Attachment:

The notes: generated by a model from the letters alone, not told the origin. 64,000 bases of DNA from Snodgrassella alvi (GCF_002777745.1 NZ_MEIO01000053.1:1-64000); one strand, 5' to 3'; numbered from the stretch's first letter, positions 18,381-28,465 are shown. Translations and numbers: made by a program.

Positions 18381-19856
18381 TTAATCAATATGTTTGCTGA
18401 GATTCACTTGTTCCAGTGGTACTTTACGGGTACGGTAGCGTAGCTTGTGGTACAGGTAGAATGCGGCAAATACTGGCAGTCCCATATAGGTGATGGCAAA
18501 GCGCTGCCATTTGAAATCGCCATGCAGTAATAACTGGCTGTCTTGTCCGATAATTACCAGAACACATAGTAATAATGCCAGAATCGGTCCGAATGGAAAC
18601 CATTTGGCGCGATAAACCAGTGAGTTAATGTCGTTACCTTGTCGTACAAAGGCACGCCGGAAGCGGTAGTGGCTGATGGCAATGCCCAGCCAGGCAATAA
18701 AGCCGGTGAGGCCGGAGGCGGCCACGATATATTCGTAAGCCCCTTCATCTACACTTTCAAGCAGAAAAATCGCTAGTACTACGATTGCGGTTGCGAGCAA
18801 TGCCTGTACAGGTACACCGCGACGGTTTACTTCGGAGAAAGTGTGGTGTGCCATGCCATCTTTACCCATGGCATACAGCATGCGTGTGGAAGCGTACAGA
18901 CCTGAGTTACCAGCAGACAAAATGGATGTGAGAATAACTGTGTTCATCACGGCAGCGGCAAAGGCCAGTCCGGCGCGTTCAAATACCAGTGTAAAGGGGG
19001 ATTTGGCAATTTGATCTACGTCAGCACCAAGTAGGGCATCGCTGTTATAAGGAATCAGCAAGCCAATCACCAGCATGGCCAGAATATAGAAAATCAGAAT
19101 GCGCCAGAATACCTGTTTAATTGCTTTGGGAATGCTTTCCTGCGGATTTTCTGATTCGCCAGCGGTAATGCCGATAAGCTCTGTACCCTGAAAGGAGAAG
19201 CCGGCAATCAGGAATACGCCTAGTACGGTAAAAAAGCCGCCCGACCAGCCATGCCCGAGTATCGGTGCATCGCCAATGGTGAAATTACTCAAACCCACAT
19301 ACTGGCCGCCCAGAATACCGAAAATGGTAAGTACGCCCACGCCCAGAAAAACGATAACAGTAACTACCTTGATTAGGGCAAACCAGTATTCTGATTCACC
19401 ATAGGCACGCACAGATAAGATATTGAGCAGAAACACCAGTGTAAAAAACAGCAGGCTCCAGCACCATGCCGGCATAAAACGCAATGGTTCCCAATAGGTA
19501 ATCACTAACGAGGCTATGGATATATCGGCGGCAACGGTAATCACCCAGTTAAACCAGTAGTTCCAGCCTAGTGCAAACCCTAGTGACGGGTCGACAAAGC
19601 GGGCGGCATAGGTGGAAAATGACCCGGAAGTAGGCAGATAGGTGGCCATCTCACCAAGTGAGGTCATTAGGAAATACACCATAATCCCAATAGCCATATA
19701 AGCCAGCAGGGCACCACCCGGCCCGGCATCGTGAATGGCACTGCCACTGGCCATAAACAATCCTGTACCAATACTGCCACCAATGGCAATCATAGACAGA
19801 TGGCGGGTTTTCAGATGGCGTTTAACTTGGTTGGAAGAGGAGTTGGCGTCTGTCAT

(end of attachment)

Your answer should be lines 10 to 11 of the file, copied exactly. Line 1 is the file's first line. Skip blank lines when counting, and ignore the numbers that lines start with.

19001 ATTTGGCAATTTGATCTACGTCAGCACCAAGTAGGGCATCGCTGTTATAAGGAATCAGCAAGCCAATCACCAGCATGGCCAGAATATAGAAAATCAGAAT
19101 GCGCCAGAATACCTGTTTAATTGCTTTGGGAATGCTTTCCTGCGGATTTTCTGATTCGCCAGCGGTAATGCCGATAAGCTCTGTACCCTGAAAGGAGAAG